Darby v Haywood  NZFC 6937
Published 10 May 2021
Notice of claim — Property (Relationships) Act 1976, ss 2, 9, 42 & 44 — Land Transfer Act 2017, s 143 — Family Proceedings Act 1980, s 182 — Clayton v Clayton [Vaughan Road Property Trust]  NZSC 29,  1 NZLR 551 — Heazelwood v Joie de Vivre Canterbury Ltd  NZCA 213, (2015) 30 FRNZ 521 — Arrow Farms Ltd v Jackson (1991) 7 FRNZ 561 — Huang v Chung  NZHC 686, (2015) 30 FRNZ 188 — Bourne v Baker  NZFLR 944 — Fisher on Matrimonial and Relationship Property.
The parties were embroiled in a dispute over the division of their relationship property. They had been in a relationship for seven years and signed a contracting out agreement 18 months after their marriage. The respondent challenged the validity of two notices of claim that the applicant had placed on two properties. She applied to the Registrar General of Land to lapse the notices while the applicant sought to have them remain until the substantive hearing relating to the parties' property division issues. Property A was owned by a company of which the respondent was the sole director and shareholder. Property B was owned by the two trustees (one of whom was the respondent) of a trust.
To sustain the notices the onus was on the applicant to show: (a) he was in a qualifying relationship with a person who is legally entitled to, or beneficially interested in the land, and (b) there was a valid unresolved claim to an interest in that land under the Property (Relationships) Act.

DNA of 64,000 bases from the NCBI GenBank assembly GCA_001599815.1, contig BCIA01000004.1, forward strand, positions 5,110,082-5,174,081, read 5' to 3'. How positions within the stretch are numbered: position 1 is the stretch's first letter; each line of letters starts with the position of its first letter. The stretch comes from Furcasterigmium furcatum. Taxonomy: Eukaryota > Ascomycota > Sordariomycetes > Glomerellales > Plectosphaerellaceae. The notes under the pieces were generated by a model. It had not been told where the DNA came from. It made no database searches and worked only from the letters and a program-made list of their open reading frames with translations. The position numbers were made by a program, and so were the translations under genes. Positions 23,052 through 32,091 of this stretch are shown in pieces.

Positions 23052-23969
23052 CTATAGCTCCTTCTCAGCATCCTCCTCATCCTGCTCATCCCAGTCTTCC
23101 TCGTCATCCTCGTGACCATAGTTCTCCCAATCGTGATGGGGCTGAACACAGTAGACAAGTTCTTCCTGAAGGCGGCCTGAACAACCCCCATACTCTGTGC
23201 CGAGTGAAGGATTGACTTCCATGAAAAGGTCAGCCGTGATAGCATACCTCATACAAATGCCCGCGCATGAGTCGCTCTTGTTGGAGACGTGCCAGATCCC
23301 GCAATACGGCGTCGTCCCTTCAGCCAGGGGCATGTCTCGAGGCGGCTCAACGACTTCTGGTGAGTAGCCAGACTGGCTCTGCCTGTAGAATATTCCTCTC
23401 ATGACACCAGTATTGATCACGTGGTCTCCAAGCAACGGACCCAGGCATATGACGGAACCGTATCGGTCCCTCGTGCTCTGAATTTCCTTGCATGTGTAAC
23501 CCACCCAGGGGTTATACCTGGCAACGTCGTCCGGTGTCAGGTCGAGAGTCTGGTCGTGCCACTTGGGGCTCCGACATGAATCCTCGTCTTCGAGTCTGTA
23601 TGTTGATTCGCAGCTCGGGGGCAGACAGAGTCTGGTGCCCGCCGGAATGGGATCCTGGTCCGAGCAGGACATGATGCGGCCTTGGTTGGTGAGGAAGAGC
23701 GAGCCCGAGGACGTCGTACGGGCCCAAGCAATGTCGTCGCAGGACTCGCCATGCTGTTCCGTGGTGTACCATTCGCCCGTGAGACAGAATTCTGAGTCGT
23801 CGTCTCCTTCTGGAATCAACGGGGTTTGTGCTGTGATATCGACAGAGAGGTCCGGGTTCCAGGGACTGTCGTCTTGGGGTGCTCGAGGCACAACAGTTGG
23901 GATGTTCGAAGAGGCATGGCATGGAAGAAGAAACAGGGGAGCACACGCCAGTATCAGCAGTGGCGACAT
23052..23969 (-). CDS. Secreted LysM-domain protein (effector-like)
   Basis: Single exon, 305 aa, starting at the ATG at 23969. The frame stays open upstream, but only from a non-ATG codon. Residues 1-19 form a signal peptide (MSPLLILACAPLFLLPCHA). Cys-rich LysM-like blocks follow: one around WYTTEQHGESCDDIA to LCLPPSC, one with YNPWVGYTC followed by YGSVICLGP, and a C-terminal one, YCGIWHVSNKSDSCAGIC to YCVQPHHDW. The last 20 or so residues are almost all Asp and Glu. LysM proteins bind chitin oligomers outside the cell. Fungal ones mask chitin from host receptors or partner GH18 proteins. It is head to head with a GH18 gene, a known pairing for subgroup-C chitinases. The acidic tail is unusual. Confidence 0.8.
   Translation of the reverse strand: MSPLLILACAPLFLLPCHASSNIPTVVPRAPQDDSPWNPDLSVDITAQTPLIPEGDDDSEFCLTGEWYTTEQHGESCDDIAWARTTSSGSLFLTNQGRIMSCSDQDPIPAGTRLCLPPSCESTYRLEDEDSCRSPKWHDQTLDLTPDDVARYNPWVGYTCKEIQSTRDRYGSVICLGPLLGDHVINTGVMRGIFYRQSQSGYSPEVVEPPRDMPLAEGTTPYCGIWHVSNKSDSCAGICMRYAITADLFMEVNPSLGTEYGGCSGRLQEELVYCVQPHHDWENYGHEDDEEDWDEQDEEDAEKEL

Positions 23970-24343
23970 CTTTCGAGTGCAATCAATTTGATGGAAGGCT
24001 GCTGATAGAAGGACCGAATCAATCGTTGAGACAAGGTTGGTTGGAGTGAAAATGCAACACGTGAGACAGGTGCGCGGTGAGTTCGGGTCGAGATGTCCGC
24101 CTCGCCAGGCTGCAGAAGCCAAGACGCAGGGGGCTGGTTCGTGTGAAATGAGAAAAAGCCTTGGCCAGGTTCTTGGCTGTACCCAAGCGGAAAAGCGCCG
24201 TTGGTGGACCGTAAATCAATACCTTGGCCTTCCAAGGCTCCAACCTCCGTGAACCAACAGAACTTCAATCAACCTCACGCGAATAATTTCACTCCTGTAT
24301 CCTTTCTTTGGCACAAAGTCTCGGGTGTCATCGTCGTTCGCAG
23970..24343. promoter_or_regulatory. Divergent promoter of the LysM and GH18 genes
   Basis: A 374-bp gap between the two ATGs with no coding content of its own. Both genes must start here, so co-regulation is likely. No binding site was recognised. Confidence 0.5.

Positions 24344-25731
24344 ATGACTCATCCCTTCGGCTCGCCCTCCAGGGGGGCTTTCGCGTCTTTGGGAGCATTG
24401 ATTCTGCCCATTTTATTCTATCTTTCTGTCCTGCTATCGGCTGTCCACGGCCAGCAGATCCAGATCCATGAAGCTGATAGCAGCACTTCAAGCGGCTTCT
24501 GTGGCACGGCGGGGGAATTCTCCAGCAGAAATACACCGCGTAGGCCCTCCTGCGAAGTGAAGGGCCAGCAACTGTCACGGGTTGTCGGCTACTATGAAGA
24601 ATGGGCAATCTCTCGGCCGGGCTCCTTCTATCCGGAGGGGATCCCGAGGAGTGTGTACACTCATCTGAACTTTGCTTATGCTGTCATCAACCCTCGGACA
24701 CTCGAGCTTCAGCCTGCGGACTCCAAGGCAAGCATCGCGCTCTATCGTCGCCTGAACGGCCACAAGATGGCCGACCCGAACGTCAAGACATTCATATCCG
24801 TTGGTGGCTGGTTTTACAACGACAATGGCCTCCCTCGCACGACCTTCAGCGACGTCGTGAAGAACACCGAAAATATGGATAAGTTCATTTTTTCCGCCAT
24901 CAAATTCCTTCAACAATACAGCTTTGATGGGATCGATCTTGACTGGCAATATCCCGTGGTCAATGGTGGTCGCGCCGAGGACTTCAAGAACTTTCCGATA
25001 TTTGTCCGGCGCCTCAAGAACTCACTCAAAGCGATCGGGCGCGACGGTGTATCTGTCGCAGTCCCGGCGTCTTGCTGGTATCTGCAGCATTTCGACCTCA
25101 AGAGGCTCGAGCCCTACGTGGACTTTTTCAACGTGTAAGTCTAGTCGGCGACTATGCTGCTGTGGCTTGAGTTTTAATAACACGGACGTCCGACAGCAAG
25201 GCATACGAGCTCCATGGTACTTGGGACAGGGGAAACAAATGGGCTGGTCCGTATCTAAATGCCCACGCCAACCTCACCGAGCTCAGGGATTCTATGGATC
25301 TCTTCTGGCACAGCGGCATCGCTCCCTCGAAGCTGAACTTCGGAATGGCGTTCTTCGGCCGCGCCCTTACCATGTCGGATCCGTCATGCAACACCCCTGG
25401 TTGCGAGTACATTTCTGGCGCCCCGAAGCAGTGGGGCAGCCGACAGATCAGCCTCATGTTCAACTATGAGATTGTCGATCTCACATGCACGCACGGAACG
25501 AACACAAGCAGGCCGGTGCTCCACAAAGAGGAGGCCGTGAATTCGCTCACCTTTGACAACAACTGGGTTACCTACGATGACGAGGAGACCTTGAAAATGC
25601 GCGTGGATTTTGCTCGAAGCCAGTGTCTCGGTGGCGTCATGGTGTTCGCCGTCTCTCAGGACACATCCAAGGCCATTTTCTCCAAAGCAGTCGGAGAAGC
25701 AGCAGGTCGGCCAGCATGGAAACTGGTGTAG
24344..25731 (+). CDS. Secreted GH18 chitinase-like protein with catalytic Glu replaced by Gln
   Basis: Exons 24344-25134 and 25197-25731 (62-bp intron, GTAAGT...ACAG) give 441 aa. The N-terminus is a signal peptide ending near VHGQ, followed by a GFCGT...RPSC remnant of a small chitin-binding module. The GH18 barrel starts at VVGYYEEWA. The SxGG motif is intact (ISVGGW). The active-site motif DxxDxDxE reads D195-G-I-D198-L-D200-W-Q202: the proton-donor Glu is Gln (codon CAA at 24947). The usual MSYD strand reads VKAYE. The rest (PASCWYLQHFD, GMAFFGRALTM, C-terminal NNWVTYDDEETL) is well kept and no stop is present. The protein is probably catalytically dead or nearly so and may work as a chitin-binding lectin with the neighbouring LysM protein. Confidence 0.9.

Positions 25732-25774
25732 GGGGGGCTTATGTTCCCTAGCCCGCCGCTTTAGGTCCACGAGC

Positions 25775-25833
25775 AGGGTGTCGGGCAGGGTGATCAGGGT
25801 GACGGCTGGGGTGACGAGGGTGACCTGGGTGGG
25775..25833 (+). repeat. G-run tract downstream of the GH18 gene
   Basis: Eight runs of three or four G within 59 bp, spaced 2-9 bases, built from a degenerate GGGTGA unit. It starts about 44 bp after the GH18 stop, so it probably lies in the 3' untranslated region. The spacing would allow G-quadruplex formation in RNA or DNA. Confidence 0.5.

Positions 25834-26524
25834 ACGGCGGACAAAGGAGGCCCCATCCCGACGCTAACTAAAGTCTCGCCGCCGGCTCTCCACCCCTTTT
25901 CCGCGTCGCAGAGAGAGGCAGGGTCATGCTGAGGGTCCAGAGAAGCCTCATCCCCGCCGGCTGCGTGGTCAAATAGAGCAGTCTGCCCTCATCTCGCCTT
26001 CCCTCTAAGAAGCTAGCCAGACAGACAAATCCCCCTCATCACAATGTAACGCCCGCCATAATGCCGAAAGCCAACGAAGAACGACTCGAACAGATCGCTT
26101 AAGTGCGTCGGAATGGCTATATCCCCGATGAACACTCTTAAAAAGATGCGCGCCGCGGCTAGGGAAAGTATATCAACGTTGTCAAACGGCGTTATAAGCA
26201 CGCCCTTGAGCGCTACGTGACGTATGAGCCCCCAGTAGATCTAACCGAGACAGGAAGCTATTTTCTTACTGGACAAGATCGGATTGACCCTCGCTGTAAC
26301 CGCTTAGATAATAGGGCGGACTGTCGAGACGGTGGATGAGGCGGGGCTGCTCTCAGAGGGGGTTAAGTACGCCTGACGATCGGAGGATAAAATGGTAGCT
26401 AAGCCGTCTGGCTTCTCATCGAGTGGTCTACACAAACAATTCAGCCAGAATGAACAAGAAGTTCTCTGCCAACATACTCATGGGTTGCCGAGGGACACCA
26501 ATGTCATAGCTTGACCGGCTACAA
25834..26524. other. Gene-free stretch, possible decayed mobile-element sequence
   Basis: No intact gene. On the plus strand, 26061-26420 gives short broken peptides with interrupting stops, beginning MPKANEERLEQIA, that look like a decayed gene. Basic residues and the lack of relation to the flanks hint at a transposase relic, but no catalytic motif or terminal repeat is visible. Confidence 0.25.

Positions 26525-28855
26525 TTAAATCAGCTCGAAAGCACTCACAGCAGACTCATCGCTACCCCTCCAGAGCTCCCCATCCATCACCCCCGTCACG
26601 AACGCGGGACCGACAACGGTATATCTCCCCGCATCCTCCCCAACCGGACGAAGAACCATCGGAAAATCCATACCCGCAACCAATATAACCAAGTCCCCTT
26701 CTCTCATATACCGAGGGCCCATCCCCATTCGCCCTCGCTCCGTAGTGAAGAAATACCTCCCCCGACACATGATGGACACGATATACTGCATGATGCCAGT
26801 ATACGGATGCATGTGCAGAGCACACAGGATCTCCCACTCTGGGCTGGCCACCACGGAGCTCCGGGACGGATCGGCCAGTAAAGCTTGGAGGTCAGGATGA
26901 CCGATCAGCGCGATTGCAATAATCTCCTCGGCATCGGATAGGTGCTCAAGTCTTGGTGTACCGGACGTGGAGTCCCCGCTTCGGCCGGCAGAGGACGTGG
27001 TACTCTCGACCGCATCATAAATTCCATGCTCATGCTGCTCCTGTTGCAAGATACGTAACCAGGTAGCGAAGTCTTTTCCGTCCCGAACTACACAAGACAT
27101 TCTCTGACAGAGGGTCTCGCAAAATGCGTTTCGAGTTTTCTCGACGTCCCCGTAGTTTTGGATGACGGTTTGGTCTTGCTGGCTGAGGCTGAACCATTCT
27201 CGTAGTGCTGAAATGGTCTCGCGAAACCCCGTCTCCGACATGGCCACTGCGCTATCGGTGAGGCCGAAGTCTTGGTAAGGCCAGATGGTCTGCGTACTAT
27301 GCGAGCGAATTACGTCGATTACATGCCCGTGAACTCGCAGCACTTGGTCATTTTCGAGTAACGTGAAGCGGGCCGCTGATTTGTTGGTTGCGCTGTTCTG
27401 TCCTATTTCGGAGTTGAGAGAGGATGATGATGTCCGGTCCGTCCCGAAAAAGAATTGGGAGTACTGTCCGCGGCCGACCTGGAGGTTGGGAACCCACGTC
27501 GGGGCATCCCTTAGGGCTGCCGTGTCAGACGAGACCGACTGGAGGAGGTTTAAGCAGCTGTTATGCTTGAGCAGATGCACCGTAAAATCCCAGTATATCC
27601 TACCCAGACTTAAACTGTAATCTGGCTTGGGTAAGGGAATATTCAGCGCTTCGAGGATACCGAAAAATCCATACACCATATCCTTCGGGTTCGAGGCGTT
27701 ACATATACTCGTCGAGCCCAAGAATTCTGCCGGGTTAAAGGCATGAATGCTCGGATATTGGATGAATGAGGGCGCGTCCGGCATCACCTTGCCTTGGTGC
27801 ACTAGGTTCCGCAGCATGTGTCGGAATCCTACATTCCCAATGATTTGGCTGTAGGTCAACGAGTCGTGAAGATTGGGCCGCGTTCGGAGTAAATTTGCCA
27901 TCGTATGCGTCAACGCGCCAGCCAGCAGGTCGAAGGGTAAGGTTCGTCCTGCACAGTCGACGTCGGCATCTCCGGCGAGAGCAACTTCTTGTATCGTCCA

The applicant claimed he was in a relationship with the respondent who had control over the two properties. He planned to argue that she had been able to gather her own assets by relying on his income during the relationship.
The respondent submitted that as the company and the trust were the owners of the properties, the applicant could not establish he had been in a qualifying relationship with the person who owned the property.
The Judge found it would be unfair to lapse the notices on the basis of the respondent's arguments, especially as she was the sole director and shareholder of the company and had substantial control over the trust.
It was unclear whether the ownership of the properties had been set up to enable the respondent to divest herself of legal ownership of each of them such as to defeat any claim of the applicant. However, for the purposes of determining solely whether or not the Notices of Claim continue or not, the issue was at least arguable. Pending resolution of the substantive property proceedings, it would be prejudicial for the Notices of Claim to lapse. Judgment Date: 30 August 2019. * * * Note: names have been changed to comply with legal requirements. * * *